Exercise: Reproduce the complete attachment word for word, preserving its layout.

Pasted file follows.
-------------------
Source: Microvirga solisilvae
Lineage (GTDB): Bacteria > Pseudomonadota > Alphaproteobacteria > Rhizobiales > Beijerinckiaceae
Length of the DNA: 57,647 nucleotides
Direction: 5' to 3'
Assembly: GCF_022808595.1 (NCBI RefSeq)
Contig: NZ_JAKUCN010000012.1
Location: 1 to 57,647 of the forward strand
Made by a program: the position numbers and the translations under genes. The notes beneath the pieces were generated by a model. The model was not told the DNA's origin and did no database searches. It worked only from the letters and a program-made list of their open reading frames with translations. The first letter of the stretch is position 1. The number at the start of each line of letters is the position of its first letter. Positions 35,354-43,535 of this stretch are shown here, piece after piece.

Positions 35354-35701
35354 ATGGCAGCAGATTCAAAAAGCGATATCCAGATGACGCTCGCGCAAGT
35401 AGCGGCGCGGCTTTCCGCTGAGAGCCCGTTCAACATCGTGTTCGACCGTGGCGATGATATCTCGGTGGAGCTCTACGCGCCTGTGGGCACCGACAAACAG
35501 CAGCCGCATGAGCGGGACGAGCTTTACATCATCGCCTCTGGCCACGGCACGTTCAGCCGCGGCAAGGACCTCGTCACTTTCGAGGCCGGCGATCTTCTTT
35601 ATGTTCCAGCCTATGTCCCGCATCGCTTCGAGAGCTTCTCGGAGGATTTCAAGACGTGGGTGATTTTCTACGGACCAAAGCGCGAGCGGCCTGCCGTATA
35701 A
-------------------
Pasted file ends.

Source: Microvirga solisilvae
Lineage (GTDB): Bacteria > Pseudomonadota > Alphaproteobacteria > Rhizobiales > Beijerinckiaceae
Length of the DNA: 57,647 nucleotides
Direction: 5' to 3'
Assembly: GCF_022808595.1 (NCBI RefSeq)
Contig: NZ_JAKUCN010000012.1
Location: 1 to 57,647 of the forward strand
Made by a program: the position numbers and the translations under genes. The notes beneath the pieces were generated by a model. The model was not told the DNA's origin and did no database searches. It worked only from the letters and a program-made list of their open reading frames with translations. The first letter of the stretch is position 1. The number at the start of each line of letters is the position of its first letter. Positions 35,354-43,535 of this stretch are shown here, piece after piece.

Positions 35354-35701
35354 ATGGCAGCAGATTCAAAAAGCGATATCCAGATGACGCTCGCGCAAGT
35401 AGCGGCGCGGCTTTCCGCTGAGAGCCCGTTCAACATCGTGTTCGACCGTGGCGATGATATCTCGGTGGAGCTCTACGCGCCTGTGGGCACCGACAAACAG
35501 CAGCCGCATGAGCGGGACGAGCTTTACATCATCGCCTCTGGCCACGGCACGTTCAGCCGCGGCAAGGACCTCGTCACTTTCGAGGCCGGCGATCTTCTTT
35601 ATGTTCCAGCCTATGTCCCGCATCGCTTCGAGAGCTTCTCGGAGGATTTCAAGACGTGGGTGATTTTCTACGGACCAAAGCGCGAGCGGCCTGCCGTATA
35701 A